Post Type:post Face Off | Viamedia

Given my druthers, I tend to stay away from Halloween parties, especially those requiring guests to don some sort of mask. At some level, maybe it’s just because Halloween masks “creep me out” a little, and there are some crazy, scary ones out there– ware wolves; vampires, predators; monsters; you name it. 

But at another level, it isn’t so much the “fright” part, but rather the plain fact that I don’t really see the fun of everyone hiding their identities from one another. Don’t we all do that every day in oh so many subtle ways without any mask at all, save the ones we’re born with?

So, I wasn’t all that excited about catching a few episodes of Syfy’s long-running series, “Face Off”, a reality-based contest show with quite a twist (that I ended up liking!) Rather than contestants battling over prepared meals, tests of physical endurance, tropical island survival or dating & mating competitions, “Face Off” brings together very talented ‘special effects’ make-up artists who compete against one another (in an elimination format) for various prizes (including a lot of cash.) 

And the “living art” creations they make are something to behold as they employ an amazing array of facial prosthetics, molds and casts. It took me awhile to catch on to the show’s clever title, which can be taken literally as a “face-off” between contestants, and the apparent removal of the face (taking the face off) with special effects. 

The show is now entering its ninth season (premiere date July 28th), and since 2012 has been airing two seasons in a calendar year – winter and summer/fall. Indeed, the ratings performance for the show has been a “tale of two seasons”, with a downward trend during the winter and a steady, consistent pattern over the past three summer/fall seasons (Seasons #3, #5 and #7):


A Mixed Audience Profile

Given the magical (and fantastical) nature of “Face Off”, our assumption was that there might be a heavy viewing skew toward homes with kids. But after looking at Acxiom PersonicX Clusters, we found the show’s audience to be a lot more nuanced than we first suspected.

In a nut-shell, PersonicX is a household-level consumer segmentation analysis that divides practically every home in America into one of seventy unique clusters across an array of demographic, behavior-graphic and lifestyle characteristics. By matching the unique characteristics of PersonicX clusters to their set-top-box panel homes, Rentrak has created PersonicX HH ratings for all the programs they measure.

Out of 70 PersonicX Clusters, we found 15 with a minimum 130 ratings index (or higher) for “Face Off.” And out of these 15 top-rated clusters, the first seven all tend to have the presence of children. So, we would normally conclude there’s a strong kid-skew to the show – except for the fact that most of the remaining clusters represent homes without children!

Where we found greater consistency amongst the clusters is with the level of household income and “urbanicty”. Many of the clusters encompass homes that are on the lower end of the income scale, and most of them represent homes located in urban and urban surrounding areas:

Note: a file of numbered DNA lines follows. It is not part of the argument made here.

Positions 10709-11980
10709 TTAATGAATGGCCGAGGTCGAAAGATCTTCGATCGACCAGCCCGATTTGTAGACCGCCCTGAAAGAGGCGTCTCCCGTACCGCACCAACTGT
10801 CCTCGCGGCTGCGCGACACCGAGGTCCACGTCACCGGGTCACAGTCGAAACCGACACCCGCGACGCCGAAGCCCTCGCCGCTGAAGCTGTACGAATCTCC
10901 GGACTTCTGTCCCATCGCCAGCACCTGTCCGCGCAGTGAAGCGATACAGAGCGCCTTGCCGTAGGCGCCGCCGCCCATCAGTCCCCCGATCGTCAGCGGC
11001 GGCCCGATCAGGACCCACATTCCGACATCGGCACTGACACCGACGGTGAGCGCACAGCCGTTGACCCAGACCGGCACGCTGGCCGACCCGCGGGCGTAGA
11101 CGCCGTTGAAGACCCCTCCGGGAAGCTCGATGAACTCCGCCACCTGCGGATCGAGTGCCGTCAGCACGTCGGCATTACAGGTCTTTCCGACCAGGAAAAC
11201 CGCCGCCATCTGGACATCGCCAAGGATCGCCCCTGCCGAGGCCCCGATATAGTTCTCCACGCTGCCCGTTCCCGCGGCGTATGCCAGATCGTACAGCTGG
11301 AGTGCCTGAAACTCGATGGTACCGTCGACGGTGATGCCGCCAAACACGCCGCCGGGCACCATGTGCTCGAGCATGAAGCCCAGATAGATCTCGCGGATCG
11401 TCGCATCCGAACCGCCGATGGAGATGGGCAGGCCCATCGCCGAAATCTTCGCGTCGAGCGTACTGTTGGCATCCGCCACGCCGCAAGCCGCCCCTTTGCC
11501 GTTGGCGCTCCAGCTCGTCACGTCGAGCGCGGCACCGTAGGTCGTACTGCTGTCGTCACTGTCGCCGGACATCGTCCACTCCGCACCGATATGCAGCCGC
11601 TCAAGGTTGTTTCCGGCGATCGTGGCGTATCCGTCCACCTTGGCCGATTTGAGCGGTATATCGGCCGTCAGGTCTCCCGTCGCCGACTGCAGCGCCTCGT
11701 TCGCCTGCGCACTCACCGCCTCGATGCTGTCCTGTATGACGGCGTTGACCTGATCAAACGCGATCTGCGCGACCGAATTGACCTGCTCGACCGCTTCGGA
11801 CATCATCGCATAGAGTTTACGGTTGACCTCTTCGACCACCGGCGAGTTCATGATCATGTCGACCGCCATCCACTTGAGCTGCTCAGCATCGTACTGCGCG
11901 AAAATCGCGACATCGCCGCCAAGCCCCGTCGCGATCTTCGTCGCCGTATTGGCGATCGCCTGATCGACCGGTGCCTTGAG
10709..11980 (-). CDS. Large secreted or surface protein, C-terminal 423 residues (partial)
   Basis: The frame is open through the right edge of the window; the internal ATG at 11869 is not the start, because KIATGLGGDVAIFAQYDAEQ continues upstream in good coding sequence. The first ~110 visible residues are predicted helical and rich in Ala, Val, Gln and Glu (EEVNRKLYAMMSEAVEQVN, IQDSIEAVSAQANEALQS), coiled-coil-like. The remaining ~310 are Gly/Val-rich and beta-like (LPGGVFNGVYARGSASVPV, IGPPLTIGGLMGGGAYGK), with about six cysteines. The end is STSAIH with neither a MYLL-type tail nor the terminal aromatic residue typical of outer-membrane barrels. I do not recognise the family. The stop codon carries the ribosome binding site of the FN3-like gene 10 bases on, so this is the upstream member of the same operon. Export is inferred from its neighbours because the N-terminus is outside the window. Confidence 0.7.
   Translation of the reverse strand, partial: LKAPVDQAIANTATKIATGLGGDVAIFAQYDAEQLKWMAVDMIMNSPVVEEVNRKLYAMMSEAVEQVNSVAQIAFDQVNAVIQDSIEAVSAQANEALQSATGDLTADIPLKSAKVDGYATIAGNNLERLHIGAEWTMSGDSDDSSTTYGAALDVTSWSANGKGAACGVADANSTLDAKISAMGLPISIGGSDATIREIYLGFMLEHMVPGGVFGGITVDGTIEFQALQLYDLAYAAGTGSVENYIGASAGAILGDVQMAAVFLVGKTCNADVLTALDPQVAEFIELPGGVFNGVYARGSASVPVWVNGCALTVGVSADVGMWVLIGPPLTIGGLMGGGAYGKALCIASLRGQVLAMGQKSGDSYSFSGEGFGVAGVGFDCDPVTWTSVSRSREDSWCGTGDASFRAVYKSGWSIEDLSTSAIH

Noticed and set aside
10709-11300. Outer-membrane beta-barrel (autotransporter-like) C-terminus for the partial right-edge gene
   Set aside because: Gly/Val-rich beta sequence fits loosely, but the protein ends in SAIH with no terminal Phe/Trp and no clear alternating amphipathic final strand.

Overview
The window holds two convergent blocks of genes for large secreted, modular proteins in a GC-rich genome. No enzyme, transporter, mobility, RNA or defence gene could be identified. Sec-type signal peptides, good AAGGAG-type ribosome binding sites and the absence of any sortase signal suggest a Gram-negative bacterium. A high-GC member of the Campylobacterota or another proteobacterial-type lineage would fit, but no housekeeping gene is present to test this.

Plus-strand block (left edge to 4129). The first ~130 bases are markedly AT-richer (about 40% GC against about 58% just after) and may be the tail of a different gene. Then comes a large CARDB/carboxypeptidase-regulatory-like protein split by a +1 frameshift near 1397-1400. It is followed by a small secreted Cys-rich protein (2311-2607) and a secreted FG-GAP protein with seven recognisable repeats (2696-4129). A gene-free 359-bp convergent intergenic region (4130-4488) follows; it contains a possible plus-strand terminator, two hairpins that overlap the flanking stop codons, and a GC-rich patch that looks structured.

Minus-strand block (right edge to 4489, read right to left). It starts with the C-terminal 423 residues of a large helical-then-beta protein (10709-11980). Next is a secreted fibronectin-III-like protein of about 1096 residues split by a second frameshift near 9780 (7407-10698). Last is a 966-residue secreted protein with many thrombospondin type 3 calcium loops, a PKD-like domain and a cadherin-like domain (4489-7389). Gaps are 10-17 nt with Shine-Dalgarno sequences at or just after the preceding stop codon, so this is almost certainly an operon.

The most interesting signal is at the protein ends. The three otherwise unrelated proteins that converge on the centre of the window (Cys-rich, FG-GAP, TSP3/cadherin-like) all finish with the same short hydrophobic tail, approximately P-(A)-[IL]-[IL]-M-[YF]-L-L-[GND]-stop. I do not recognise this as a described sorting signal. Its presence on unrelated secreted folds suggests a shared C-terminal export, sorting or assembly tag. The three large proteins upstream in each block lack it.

Local Cable Advertising Demand

Local cable ad demand for “Face Off” has been strong over the past several years. For the 2014 calendar year (which encompasses Seasons Six & Seven), nearly 90 advertisers across 27 Viamedia markets ordered nearly 1,000 30-second spots – that comes to an average of eleven  spots per advertiser. And when we confine our analysis to only those Viamedia markets that exhibited advertising on the show over the Summer/Winter period of 2013-14 and 2014-15, we find an 18% investment growth rate driven exclusively by an expansion in the number of 30-second commercial spots. (Source: B.I.G.SM   database — Copyright © 2015 by Viamedia, Inc. All Rights Reserved)

In terms of local cable advertising categories, automotive takes the lion’s share at 39%, which is more or less in line with other reality-based contest shows we’ve reviewed in this space. And so, too, is the 25% tune-in share as competing cable (and broadcast) networks seek to reach “Face Off’s” core audience:


Season 9 (Summer/Fall 2015)

As is often the case with various contest shows, the judges are as much a part of the entertainment as the actual contestants, and “Face Off” is no exception. And holding the entire series together is the actress, McKenzie Westmore, whose last name connects her (not coincidentally) to the famous multi-generational line of Hollywood make-up artists – the Westmore Family. She is ably assisted by several judges who know a thing or two about make-up effects, including Academy Award winning artist Ve Neill (“Beetlejuice” and “Mrs. Doubtfire”), Emmy Award winning artist Glenn Hetrick (“Buffy the Vampire Slayer”) and British-born “concept designer”, Neville Page (“Star Trek”.)

No doubt they (along with the show’s creators) will cook up some devilish themes that will test the artistry and technique of young aspiring artists wishing to advance their careers to the next level (starting July 28th.) And along the way, viewers will be treated to some of the strangest creations being made on television today.

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– Written by Jonathan Sims, VP Media Research, Viamedia